to hide you in nostalgia,

and harden your fingers’ resolve. 

They followed your gaze to end

the night our grandmother would be born in your eyes,

counting the stones say you laid

as you spun your name in bullets. 

The xtálítí passed through the mango trees

asking the rain to stop,

telling it not to wait for you,

as your strength clung to its wings

and your final memory sprang from the throne of its voice. 

A chasm swallowed the silence

as we gathered your bones

you were the fallen trunk

whose roots held my body. 

IV
 
Nìgùwaán wandá
nithèèn rí niwá’xnáá,
nida àjmà rí ma’nè gìgáa nìmià’ ná xoxtà xò’.
Ná xkuaá
nimbaá xàbò ràkoo matsíkhá ndéla,
khamí ma’nè ka’wùù i’dià,
mbawíín nìniñaan ná xuáá,
xóó kàmba’tha idaà’
nàtiaxíí ajwàn’ rí brakha ná gù’wá dxákuun
rí nì’duù ngámí ja’nii.
Rí magòò majnguàán’,
nìwátán’ gajmíì wáyò angìán ló’ tsí mañuwìín,
nìrugwaá gajmàá yujndà’ khamí a’wóo xkamída,
jamboò xkuaá ná nìwàtatxíkurigàà xuwià’,
idò nìtangiìn ná jàmbaà ìtsí bi’mbi,
dàtià’ ló’ nigwiín jañiin mbro’on
asndo nè’nè ríná rajúun gájmàá iya idúù.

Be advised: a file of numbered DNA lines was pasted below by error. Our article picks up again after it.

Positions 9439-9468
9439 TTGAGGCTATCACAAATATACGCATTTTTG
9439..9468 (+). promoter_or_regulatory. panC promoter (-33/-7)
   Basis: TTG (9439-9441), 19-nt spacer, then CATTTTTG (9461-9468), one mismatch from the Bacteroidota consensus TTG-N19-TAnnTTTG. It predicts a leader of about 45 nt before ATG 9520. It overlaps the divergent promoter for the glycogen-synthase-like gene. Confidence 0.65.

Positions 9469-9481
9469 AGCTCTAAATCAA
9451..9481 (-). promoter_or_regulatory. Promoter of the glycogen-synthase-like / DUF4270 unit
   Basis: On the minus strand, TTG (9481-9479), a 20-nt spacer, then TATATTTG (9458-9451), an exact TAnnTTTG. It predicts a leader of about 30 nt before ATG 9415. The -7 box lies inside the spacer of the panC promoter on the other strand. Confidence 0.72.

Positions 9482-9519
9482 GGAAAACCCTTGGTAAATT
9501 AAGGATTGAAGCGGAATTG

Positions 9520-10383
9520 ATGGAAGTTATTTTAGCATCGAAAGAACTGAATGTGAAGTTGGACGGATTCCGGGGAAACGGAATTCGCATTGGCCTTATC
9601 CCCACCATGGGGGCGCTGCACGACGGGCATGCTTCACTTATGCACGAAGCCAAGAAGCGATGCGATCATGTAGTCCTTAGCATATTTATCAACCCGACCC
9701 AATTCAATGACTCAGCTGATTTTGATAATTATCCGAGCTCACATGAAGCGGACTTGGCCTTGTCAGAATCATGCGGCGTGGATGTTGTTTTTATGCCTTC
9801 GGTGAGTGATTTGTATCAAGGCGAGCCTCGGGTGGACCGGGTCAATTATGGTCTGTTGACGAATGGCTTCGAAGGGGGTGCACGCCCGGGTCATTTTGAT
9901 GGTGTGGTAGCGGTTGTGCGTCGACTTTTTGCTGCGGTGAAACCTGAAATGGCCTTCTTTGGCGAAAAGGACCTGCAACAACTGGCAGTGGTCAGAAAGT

Dxoò, ná xpápa xò’ rígu jèñò ajngáa wíyúú xuajiàn ló’,
ikhaa ska rí nixpí’tá itsáà.

IV

The crows came

to tell us you’d been shot,

that they had lit your soul on fire

by carving vines in your chest.

No one in Santa Cruz del Rincón

wanted to clean your blood

or mourn your body,

so you lay alone in the plaza

watching the bells

chew on their own fear.

People from Malina came down on horseback

to bury you.

Between the dust, the rifles, and the thunder,

they gathered up what was left of you

and returned up the twisted stone road,

our father carried you all night

his tongue turning to salt.

Brother,

our shoulders bear the town’s silence,

our wounded skin pierced by your broken bones.